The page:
Project Canterbury

Locust Street Letters

By Frank Lawrence Vernon

Philadelphia: St. Mark's Church, Locust Street.




Last Sunday I wrote to you concerning the ministry of teaching. I reminded you of the constant reading of the Bible provided by the Church in her liturgical worship. The Church gives opportunity for the hearing of the Scriptures three times a day throughout the year. The priest who offers the Holy Sacrifice and reads the Offices of Matins and Evensong publicly in the Church, every day of his life, is by the very exercise of his sacerdotal function a faithful minister of the Gospel. This ministry may and does escape the notice of the world. But I maintain that it is an event of tremendous significance and importance. Whether it is taking place in Locust Street, in the midst of the rush and din of modern city life or in the placid street of a quiet village, it is a significant and important event. I am so convinced of this that I am prepared to say, that if all sermons were to cease for one year, and that if every priest were required to offer the Holy Sacrifice and read Matins and Evensong publicly, every day throughout the year, that it would be a salutary discipline which would clarify the minds of the clergy and edify the souls of the people. And incidentally it would rid the parishes of a welter of fictitious and futile activity. If people cannot find a place apart from the world to receive the Sacraments, to hear the Bible read and to pray, where can they expect to find it? Where can they go? What can they do?

As a matter of fact, the priest who keeps his priesthood first, and who gives the first fruits of his daily strength and time and interest to his priestly functions, will find that the rest of his day will be filled with absorbingly compelling human contacts. He may be neither a saint nor a scholar. Few priests are. But if he is living a priestly life, he is bound by the very necessity of his daily routine to spend no small part of the day proportionately, with His Lord. And that will be the secret of any influence that God may release through him. Only one thing is required of a priest and that is that he be found faithful. He may make no claim upon the world for consideration of his human personality. If he is really trying to be a real priest, he is deliberately and ruthlessly and constantly effacing his own individuality. He must decrease, His Lord must increase. His people do not come to Church to see him. They come to see his Lord. “Sir, we would see Jesus,” is the pathetic petition and pot infrequently the awakening rebuke which needs to pierce the ears and smite the soul of the man who, forgetting the priesthood, is enticed by the flattering attention of a shallow, unthinking multitude of sensation seekers. There is not a man of the world, whatever that phrase means, who wants to see a priest become a man of the world. The man of the world expects a priest to be a man of God. There is not a man in the street who expects a priest to become a man in the street. He wants him to be the man in the Church.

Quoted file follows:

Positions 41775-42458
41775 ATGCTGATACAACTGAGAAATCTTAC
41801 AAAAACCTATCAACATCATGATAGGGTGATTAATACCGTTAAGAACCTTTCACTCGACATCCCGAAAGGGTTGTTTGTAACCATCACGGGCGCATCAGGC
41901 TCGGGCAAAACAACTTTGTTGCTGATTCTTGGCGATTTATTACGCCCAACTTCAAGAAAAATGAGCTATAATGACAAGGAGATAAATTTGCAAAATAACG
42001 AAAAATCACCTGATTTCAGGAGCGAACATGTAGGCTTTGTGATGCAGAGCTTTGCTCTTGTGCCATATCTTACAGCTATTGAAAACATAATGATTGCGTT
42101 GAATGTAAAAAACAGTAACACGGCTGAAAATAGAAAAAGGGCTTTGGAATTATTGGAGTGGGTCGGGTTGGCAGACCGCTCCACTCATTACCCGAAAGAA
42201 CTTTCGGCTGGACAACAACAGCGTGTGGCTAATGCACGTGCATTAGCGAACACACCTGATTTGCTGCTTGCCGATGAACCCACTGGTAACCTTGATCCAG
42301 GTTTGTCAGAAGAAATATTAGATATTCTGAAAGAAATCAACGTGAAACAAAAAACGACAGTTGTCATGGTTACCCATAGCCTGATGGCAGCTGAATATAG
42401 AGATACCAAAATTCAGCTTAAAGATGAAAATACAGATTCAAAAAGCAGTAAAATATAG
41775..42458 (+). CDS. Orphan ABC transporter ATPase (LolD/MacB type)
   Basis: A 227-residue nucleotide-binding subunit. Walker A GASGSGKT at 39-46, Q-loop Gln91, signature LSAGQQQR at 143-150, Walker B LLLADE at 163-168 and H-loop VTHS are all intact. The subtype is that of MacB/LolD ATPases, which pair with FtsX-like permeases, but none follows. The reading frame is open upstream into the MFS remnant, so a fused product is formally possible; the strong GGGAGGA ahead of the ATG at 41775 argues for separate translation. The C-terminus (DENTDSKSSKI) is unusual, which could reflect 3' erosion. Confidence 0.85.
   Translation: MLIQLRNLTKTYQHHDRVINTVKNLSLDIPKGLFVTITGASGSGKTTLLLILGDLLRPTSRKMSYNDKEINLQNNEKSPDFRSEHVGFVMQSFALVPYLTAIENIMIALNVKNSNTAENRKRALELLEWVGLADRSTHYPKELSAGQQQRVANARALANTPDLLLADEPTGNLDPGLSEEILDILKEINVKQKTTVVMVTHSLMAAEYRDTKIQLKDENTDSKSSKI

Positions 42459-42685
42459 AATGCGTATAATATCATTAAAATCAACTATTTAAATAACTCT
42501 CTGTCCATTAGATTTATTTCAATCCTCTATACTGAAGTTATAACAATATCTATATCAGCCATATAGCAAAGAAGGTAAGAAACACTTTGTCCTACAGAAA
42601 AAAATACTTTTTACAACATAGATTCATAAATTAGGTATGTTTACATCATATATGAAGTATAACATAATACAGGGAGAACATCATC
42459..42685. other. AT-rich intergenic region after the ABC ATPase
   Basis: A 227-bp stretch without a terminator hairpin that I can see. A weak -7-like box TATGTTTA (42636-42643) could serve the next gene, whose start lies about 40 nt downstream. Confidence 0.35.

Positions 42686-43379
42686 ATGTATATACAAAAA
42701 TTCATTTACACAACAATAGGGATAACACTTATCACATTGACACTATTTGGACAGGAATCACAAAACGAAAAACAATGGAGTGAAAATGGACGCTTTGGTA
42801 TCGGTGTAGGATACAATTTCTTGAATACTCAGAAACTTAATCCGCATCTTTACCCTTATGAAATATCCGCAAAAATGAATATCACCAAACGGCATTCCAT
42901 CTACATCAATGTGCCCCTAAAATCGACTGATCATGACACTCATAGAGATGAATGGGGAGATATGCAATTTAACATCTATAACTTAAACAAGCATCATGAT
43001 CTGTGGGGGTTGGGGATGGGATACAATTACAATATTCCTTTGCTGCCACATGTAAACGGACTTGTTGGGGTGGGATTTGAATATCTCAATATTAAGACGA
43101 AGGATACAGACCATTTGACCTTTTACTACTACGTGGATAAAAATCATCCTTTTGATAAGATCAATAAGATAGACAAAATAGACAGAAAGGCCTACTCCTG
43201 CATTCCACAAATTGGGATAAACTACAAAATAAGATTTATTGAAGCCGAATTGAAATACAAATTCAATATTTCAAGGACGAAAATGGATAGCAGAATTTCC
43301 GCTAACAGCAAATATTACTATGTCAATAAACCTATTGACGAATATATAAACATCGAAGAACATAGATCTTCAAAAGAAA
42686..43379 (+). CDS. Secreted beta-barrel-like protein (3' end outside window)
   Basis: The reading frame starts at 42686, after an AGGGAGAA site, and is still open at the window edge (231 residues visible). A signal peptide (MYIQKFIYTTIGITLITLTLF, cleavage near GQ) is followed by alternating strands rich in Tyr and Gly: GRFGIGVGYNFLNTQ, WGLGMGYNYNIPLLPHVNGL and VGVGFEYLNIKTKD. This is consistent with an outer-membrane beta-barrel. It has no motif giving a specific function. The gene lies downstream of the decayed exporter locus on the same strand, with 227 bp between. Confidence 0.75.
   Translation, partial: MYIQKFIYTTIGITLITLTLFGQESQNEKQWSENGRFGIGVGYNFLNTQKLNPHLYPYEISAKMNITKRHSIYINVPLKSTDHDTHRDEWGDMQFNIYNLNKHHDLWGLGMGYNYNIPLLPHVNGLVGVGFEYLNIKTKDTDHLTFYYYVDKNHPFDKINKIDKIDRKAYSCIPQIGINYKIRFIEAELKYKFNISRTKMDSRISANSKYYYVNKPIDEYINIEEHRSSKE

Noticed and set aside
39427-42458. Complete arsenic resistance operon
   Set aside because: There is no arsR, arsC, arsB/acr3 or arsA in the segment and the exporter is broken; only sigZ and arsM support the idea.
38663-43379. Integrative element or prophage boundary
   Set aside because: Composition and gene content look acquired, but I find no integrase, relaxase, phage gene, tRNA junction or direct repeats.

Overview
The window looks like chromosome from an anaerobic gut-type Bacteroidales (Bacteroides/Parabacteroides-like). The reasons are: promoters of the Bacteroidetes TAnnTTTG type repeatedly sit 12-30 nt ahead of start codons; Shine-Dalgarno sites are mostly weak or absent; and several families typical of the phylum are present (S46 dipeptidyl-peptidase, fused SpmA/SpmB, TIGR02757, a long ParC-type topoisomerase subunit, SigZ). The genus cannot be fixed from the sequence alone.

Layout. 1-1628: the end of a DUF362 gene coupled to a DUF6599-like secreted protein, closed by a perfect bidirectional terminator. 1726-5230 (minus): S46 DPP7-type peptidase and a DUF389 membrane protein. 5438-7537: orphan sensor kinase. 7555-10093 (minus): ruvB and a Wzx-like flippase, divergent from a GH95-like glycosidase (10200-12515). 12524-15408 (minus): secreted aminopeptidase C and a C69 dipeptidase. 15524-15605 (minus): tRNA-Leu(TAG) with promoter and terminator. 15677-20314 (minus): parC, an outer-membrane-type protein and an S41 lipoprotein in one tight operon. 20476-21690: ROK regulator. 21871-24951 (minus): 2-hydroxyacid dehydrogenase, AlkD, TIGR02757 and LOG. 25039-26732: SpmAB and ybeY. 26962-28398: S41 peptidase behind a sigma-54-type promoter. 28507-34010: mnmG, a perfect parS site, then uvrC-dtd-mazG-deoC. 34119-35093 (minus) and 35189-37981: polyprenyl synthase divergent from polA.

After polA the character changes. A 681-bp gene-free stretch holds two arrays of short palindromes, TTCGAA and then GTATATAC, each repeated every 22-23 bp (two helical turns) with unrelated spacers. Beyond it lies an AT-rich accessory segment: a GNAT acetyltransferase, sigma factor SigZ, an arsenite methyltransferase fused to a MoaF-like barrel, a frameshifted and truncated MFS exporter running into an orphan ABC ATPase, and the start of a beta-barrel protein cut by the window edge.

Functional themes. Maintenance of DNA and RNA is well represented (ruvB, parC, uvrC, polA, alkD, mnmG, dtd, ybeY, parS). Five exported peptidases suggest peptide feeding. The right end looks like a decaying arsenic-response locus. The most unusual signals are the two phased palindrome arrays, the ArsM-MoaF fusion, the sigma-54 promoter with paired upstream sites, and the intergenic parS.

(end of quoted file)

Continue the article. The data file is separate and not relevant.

The Collect for today is a prayer for the triumph of the priestly ideal. Use it fervently.

Affectionately in Our Lord,

Project Canterbury